For the renewable energy business, the tax bill is a dodged bullet. The House would have accelerated a phaseout of the production tax credit used by the wind industry. The original version of the tax bill also included a provision tightening aspects of the investment tax credit used in the solar industry.
The wind and solar industries pushed back, and they succeeded except for a small portion of an item known as the base erosion anti-abuse tax or BEAT. But they failed to make other technologies such as fuel cells, geothermal and distributed wind eligible for the same tax credits as wind and solar.
Dylan Reed, head of congressional affairs at an association Advanced Energy Economy, said that the tax bill was “a missed opportunity.” But he added “We dodged the bullet from items with the most negative impacts.”
Not so with the wildlife refuge in Alaska, one of the most politically charged issues over the past four decades.
The tax package instructs the Interior Department to hold two lease sales in the next seven years. Proponents say exploration would provide needed oil and boost federal and state revenues. Opponents say drilling would threaten the pristine environment and wildlife and that the economic case for developing the remote area is weak.
The Congressional Budget Office estimated that opening the refuge would generate roughly $1 billion over 10 years, which made it eligible for the tax bill even though that sum amounts to less than 0.1 percent of the overall tax cuts contained in the overhaul. Opponents of drilling in the refuge said CBO’s estimate was too high.
The opening of the refuge has received active support from Alaska’s two GOP senators, Lisa Murkowski, chair of the Senate Energy and Natural Resources Committee, and Dan Sullivan, who argue that it affects only the 1.6 million acre coastal plain of the 19 million-acre refuge.
But other lawmakers were upset with the measure and the tactic of including it in a tax bill governed by budget rules that subject to a simple majority vote.
“The decision to permit Arctic Refuge drilling as part of the Republicans’ tax package is based on an unbelievable and cynical approach that believes drilling for oil can co-exist with a wildlife refuge,” Sen. Maria Cantwell (D- Wash.), the top Democrat on the Senate Committee on Energy and Natural Resources, said in a statement. “It is another example of this Administration earning an ‘F’ for land stewardship. No one in America will think that makes sense.”
Environmental groups said they would attempt to block development through litigation and public pressure.
“We are going to take our case to the American public now to educate them about how the Republicans buried this deeply unpopular decision deep in the bowels of the tax bill,” Cantwell promised.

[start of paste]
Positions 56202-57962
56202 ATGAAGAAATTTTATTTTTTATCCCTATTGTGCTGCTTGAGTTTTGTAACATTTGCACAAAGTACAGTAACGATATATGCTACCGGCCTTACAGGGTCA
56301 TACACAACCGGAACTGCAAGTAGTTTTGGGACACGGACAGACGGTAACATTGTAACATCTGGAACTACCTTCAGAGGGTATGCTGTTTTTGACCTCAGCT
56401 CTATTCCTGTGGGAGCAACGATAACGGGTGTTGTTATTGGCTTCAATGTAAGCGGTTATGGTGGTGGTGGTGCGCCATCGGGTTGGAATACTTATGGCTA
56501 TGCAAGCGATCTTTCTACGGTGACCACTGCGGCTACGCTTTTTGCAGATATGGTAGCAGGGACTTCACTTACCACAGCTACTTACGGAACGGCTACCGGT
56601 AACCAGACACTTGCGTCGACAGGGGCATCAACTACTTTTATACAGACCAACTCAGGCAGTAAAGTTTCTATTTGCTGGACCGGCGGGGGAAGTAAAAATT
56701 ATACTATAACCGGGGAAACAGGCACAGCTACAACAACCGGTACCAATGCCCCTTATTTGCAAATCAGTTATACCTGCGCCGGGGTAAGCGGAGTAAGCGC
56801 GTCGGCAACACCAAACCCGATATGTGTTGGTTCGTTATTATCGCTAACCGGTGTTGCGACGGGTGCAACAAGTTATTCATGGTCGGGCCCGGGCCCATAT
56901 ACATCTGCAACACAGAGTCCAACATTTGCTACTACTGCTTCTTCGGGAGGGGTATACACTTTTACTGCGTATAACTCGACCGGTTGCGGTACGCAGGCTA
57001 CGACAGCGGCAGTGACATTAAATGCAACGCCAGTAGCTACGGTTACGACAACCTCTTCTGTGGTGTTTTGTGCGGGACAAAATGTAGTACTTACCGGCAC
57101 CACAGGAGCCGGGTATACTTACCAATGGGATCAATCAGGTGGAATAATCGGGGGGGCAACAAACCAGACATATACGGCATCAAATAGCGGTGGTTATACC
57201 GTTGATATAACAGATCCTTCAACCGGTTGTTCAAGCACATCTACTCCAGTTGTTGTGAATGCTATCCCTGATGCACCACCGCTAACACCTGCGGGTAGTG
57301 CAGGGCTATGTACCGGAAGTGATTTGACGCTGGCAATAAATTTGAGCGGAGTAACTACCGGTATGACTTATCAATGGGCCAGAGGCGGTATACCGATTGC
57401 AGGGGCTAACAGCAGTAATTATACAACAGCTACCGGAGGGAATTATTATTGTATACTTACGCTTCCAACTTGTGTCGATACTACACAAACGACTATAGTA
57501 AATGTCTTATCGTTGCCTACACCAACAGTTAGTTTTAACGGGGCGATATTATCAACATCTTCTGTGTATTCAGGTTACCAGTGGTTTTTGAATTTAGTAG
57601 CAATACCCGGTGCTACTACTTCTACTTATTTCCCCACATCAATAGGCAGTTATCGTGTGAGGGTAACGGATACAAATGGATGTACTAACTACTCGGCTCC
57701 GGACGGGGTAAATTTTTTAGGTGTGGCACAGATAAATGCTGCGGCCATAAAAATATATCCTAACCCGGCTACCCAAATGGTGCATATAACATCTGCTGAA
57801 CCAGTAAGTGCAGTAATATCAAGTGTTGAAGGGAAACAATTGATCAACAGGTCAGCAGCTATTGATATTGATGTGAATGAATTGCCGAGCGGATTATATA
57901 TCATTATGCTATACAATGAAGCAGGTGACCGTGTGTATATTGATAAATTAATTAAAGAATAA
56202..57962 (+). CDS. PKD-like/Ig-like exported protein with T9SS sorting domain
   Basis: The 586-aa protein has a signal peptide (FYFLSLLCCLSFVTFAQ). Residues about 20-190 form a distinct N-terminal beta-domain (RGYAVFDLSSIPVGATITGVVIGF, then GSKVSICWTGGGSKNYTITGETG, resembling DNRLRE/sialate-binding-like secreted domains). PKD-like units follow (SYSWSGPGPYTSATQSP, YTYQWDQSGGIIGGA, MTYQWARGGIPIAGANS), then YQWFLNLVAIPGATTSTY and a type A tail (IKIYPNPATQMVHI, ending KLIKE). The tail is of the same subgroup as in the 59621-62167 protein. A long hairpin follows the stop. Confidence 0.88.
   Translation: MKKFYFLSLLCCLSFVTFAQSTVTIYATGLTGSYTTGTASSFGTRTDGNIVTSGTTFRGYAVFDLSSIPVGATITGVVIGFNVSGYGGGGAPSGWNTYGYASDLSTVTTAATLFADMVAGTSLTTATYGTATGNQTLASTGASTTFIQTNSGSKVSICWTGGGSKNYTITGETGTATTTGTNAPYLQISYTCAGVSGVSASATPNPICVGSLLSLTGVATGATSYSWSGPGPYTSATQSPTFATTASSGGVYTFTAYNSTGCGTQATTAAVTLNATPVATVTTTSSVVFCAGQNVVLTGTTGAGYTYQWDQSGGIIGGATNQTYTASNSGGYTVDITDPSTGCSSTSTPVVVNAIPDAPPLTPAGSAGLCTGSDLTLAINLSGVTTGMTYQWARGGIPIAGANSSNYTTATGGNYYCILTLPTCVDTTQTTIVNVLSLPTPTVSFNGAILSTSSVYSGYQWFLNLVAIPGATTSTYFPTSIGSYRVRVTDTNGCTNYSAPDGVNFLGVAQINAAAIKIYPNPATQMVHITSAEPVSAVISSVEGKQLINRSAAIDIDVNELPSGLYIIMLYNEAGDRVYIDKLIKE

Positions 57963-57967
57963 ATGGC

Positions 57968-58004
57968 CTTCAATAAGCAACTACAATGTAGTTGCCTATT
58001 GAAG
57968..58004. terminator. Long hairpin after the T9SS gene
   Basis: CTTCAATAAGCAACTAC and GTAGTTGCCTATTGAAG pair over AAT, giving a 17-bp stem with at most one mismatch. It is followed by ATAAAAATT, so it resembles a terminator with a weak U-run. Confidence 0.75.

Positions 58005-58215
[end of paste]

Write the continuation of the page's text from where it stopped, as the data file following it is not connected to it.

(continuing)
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-- Rosselló vows revenge: Puerto Rico Gov. Ricardo Rosselló says he will urge Puerto Ricans on the mainland United States to shake up November’s midterm elections in response to the Republican tax plan he warns will do harm to the island’s economy. “We are a significant voting bloc in the United States that perhaps hasn’t been organized well in the past,” he told Politico in an interview. “The diaspora, the Puerto Rican exodus, has always wanted to help Puerto Rico, it just hasn’t been crystal clear how they can do it. If we can establish that organization we can have plenty of influence.”
Politico’s Lorraine Woellert reports: “The 3.4 million U.S. citizens living on the island have no vote in Congress, but they do have 5.3 million fellow Puerto Ricans scattered across the mainland who do have a vote. It’s that political power Rosselló plans to leverage...Even if he can get the tax changes fixed and pick up other legislative wins, Rosselló said he intends to stick to his plan. His office has begun cataloging Puerto Ricans and Latinos living on the mainland to see where they can have an impact…So far, he figures they can sway congressional district votes in 14 states, including Florida, Ohio, Virginia, Pennsylvania, North Carolina, South Carolina and Texas. He pointed to the influence of Florida’s 2.7 million Cuban-Americans, a powerful and well-organized constituency.”
Here's the problem with the tax bill, as explained by Ed O’Keefe: The tax package “includes a new 12.5 percent tax on profits derived from intellectual property held by foreign companies — a move designed to compel those companies to move back to the United States. Puerto Rico is considered part of the United States in all realms except taxes — meaning that island residents don’t pay federal income taxes but do pay into Social Security. Companies based on the island are treated as if they were located in other Caribbean tax havens not under an American flag ... Given its status as a U.S. territory, 'Puerto Rico is not a foreign tax haven,' Rosselló said in a letter to top lawmakers Tuesday, adding that changing the island’s tax status to treat it like the rest of the United States 'makes common sense.'
New York Democrat Nydia Velazquez, who was born on the island, had a more dire warning, reports Ed: she warned the package “will visit another Hurricane on Puerto Rico — an economic hurricane.”